MyFitnessPal, a smartphone workout and calorie-counting application owner by Under Armor, suffered a data breach resulting in the theft of the usernames, hashed passwords, and email addresses of 150 million users. The breach occurred last month but was only discovered on March 25.
Paul Fipps, Chief Digital Officer at Under Armor, said in a statement: “Once we became aware [of the breach], we quickly took steps to determine the nature and scope of the issue. We are working with leading data security firms to assist in our investigation. We have also notified and are coordinating with law enforcement authorities.”
Cybersecurity experts commend Under Armor for its prompt response to the data breach after its discovery and their public announcement alerting users to the danger. No credit card or financial information was stolen, according to Under Armor. Individual dietary, fitness, or exercise statistics were also not compromised. The firm is alerting affected users, mandating password changes.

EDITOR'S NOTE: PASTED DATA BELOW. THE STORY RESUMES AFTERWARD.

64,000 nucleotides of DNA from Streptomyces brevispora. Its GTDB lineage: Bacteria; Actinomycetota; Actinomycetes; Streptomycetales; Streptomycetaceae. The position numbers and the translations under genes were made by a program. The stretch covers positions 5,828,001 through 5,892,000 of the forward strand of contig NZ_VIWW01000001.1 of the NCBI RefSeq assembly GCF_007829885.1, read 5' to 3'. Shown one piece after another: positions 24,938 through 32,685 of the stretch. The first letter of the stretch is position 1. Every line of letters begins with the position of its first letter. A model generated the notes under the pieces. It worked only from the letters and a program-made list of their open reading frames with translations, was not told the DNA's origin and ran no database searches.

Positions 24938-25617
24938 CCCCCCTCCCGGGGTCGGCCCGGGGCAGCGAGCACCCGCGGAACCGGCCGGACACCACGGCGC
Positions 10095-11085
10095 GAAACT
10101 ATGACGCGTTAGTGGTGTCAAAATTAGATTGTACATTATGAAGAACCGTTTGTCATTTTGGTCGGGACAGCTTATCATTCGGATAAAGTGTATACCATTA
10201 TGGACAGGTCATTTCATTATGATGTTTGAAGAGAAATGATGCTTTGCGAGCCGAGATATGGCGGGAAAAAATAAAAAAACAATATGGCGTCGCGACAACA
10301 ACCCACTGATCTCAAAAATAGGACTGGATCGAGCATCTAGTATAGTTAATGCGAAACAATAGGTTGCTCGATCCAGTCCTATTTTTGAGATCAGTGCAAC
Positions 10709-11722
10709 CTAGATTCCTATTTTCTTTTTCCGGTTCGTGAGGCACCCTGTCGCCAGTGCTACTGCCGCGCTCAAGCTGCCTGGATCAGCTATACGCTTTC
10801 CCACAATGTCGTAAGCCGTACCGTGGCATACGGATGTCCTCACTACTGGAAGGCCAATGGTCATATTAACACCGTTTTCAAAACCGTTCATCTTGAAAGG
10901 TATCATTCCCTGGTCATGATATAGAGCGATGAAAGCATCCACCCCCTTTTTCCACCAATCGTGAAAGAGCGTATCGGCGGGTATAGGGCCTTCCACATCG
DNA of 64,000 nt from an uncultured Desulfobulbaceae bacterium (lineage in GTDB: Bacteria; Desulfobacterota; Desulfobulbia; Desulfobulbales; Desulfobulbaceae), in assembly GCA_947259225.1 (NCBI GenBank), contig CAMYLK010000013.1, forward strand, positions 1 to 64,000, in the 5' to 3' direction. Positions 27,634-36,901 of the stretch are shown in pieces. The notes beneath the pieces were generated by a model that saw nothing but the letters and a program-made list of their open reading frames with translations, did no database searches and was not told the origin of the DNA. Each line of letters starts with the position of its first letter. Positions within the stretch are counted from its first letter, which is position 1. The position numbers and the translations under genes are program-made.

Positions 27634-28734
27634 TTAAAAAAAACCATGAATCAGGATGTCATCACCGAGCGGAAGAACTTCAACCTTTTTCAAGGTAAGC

Meanwhile, Frank Johnson, Chief Information Officer for the city of Baltimore, MD, announced that the city had suffered a ransomware attack over the weekend. The hack prompted a temporary shutdown of their automated 911 dispatch system; Baltimore had to resort to manual dispatching until the system could be restored. Johnson called the attack a “limited breach.”
Johnson said in a statement: “We were able to successfully isolate the threat and ensure that no harm was done to other servers or systems across the [Baltimore]’s network. Once all systems were properly vetted, CAD was brought back online. No personal data of any citizen was compromised in this attack. [Baltimore] continues to work with its federal partners to determine the source of the intrusion.”